Author: Nancy Pearcey

    Nancy PearceyDewey-naturalizing education

    John Dewey was more influential than his predecessors because, as a philosopher, he sought to construct not just an educational theory but an entire world view. That world view was based on Darwinism. In the words of Richard Hofstadter, Dewey’s goal was to devise not only a theory of education but also a theory of knowledge (epistemology) “which would be wholly consistent with Darwinism.”1 Dewey himself wrote that the task of philosophy from now on would be to perform the “act of midwifery” whereby a culture reconciled to evolutionary change in all aspects of life may be born.2 In the words of Will Durant, “What distinguished Dewey was the undisguised completeness with which he accepted the evolution theory… His starting point in every field was Darwinian.”3

    What Darwinism meant for Dewey was, first of all, naturalism – the belief that human beings are part of nature and nothing more. There is no transcendent aspect to human nature, whether we call it mind or soul or spirit. These supposedly extra-natural aspects – which have been understood in various ways throughout Western history, from Plato to Aquinas to Descartes – must be “naturalized,” that is, translated into biological, Darwinian terms.

    Naturalizing the mind means to see it, like the body, as “an organ evolved, in the struggle for existence, from lower forms…an organ as much as limbs and teeth.”4 Like all organs, the primary purpose of the mind is adaptation to, and interaction with, the environment. As Frederick Copleston explains, for Dewey, thought is “a product of evolution,” “a highly developed form of the relation between stimulus and response on the purely biological level.”5

    In evolutionary terms, the worth of an organ is in how well it works. Claws are meant for grasping, teeth for gnawing, and wings for flying. These organs are well adapted if they enable the animal to in fact grasp, gnaw, or fly – if they do their job. Since the mind is likewise an organ, Dewey argued, the worth of an idea depends on how well it does its job, how well it produces an intended effect. Ideas are hypotheses about what procedures will enable us to get the results we want. They are valid if they work. They are judged by their consequences.

    Dewey rejected the traditional belief that ideas constitute insight into a reality “out there” and that they are to be judged by whether they are true or false. Instead, the only criterion is whether they are useful. The exemplar of successful knowledge was, in Dewey’s estimate, the scientific method. Scientific experimentation consists of a series of procedures – planned operations. We look at a crystal, turn it over, put it in acid, cut it with a saw, pass an electric current through it, grind it on a wheel, and anything else that might elicit some previously unperceived quality. Knowledge is what emerges as the consequence of these procedures.6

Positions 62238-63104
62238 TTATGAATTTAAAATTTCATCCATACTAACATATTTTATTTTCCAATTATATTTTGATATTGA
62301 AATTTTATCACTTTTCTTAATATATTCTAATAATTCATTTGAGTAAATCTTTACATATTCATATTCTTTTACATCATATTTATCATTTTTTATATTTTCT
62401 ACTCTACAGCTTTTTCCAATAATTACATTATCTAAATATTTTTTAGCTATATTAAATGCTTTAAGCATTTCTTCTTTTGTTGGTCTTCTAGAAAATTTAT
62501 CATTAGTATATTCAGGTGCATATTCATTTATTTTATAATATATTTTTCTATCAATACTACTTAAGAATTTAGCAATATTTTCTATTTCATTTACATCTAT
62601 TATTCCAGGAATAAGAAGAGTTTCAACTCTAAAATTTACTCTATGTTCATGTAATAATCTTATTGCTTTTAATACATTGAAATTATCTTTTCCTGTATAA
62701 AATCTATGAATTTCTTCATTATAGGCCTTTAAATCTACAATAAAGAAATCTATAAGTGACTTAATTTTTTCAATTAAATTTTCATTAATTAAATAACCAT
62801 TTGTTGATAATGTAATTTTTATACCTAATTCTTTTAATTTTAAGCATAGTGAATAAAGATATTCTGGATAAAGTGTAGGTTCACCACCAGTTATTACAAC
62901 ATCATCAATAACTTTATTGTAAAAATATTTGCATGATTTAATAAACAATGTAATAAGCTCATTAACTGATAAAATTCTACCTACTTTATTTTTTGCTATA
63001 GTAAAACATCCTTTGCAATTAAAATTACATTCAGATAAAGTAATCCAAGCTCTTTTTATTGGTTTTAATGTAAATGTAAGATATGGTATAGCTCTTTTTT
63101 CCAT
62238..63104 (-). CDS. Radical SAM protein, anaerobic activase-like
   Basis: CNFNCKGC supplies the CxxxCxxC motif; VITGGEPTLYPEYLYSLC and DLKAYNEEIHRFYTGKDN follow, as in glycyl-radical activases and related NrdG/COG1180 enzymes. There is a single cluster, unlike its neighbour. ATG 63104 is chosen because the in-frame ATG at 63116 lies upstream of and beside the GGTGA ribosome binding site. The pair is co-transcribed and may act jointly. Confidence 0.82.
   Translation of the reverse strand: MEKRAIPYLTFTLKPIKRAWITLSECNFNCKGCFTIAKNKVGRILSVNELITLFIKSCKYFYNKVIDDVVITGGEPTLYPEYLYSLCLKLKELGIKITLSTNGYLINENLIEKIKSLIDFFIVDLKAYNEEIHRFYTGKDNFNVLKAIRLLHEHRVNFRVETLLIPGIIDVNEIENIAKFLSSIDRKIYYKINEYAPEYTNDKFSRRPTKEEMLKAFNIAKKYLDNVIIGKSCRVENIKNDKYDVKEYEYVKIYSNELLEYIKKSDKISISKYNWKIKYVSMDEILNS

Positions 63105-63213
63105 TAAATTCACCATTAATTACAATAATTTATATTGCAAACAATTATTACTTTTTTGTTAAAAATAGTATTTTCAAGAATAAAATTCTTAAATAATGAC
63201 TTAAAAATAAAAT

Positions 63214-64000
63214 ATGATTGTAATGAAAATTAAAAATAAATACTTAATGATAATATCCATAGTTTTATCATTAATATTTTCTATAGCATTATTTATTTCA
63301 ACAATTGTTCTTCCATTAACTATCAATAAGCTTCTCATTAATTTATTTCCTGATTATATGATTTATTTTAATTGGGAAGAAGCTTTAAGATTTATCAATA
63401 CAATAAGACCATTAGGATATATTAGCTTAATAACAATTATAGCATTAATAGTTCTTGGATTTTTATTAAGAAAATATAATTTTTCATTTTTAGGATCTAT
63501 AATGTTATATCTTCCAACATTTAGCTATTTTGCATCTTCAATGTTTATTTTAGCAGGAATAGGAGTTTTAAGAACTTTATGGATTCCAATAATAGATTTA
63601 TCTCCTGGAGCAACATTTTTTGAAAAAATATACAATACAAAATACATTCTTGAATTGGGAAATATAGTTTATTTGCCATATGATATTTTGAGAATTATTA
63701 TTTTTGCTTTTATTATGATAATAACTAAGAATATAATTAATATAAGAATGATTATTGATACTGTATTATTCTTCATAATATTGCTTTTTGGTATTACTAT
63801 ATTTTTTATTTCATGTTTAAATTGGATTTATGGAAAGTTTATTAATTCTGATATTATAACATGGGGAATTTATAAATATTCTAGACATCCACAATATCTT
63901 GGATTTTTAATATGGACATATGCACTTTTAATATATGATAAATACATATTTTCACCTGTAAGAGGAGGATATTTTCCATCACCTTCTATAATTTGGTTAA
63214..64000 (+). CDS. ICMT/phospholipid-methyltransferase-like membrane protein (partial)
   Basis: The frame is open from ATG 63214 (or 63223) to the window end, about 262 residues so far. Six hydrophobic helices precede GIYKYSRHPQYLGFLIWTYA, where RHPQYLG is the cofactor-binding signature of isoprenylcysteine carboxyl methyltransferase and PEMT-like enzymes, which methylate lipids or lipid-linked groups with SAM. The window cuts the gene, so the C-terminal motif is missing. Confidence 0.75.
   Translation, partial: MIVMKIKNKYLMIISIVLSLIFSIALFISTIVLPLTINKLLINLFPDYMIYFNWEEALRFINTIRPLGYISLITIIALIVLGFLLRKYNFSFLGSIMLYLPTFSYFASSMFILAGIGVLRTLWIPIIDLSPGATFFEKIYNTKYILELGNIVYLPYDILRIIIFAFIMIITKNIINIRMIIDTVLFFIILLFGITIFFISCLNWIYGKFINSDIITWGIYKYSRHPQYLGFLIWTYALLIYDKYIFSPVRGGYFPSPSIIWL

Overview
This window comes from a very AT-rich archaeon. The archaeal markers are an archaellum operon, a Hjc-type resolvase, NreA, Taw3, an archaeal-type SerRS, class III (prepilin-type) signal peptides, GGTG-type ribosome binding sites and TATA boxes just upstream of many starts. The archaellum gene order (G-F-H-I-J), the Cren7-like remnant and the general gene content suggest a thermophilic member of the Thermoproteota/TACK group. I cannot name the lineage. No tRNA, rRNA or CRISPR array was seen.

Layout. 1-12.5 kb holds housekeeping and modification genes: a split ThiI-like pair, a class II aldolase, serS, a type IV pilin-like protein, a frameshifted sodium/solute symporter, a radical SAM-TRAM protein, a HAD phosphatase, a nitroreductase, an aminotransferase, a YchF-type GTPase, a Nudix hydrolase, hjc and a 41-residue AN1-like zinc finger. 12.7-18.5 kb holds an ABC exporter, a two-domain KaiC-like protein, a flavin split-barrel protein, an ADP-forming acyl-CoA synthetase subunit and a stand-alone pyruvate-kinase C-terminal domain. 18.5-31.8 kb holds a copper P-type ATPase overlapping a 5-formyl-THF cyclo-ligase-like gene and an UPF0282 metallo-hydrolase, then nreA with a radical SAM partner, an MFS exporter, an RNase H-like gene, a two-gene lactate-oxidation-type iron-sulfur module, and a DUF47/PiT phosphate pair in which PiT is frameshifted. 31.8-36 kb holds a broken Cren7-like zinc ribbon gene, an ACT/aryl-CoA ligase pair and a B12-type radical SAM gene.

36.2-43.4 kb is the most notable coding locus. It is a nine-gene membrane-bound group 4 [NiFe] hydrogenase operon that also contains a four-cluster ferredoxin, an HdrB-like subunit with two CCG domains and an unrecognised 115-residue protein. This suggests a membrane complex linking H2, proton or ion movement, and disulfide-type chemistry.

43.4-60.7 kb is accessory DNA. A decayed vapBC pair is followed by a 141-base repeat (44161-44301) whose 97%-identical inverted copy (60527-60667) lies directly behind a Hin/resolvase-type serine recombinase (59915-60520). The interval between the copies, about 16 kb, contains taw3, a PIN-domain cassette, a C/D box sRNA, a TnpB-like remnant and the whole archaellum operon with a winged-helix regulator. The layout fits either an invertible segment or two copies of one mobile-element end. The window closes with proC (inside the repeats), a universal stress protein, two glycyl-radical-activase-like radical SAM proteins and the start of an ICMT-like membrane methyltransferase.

Dewey’s goal was to transfer the experimental method to all of life: to ethics, aesthetics, and politics. For instance, Dewey argued that we must not think of ethics, any more than science, as a system based on eternal principles. For if evolution teaches us anything, it is that the laws of the past are no longer binding. “The logical concomitant of evolution,” Rushdoony explains, “is an ‘open’ universe which constantly creates its own future and its own laws.”7 Instead, Dewey argued, beliefs about values should be understood as hypotheses about what consequences will follow upon specific action in a specific situation. He hoped that over time the process of experimentation would lead to a truly experimental knowledge of what actions lead predictably to consequences that are enjoyable and satisfying.8

    Of course, what satisfies me may not be what satisfies you. Dewey recognized that there must be an objective standard of morality. Having begun by declaring man to be an evolving organism, he concluded that the only valid moral end is “growth” – or further evolution. Acts are good if they create conditions that promote growth. Such a criterion does not, however, meet the need for an objective standard, for we must then ask, growth in what direction? Toward what goal or ideal? This question Dewey never answered. As Copleston notes, Dewey “speaks of ‘growth’ as though it were an absolute value and an end in itself.”9 Which, I suppose, proves the old dictum that for relativists there are no absolute values – except relativism itself.

    Existentialism – the self as God

    To understand how Dewey’s ideas were transmuted into the sex or drug education curriculum in your local elementary or high school, we must look at one further influence. Humanistic education is a fusion of Dewey’s progressive education and existentialism.10

    Existentialism was largely an attempt to articulate what it means for human significance to declare that God is dead. The biblical teaching of creation rooted human meaning and identity in God. But in the eighteenth century, Enlightenment philosophers declared that there is no God, and if there is no God, then man must create his own identity. Reality “out there” no longer gives any answers to the human cry, Who am I?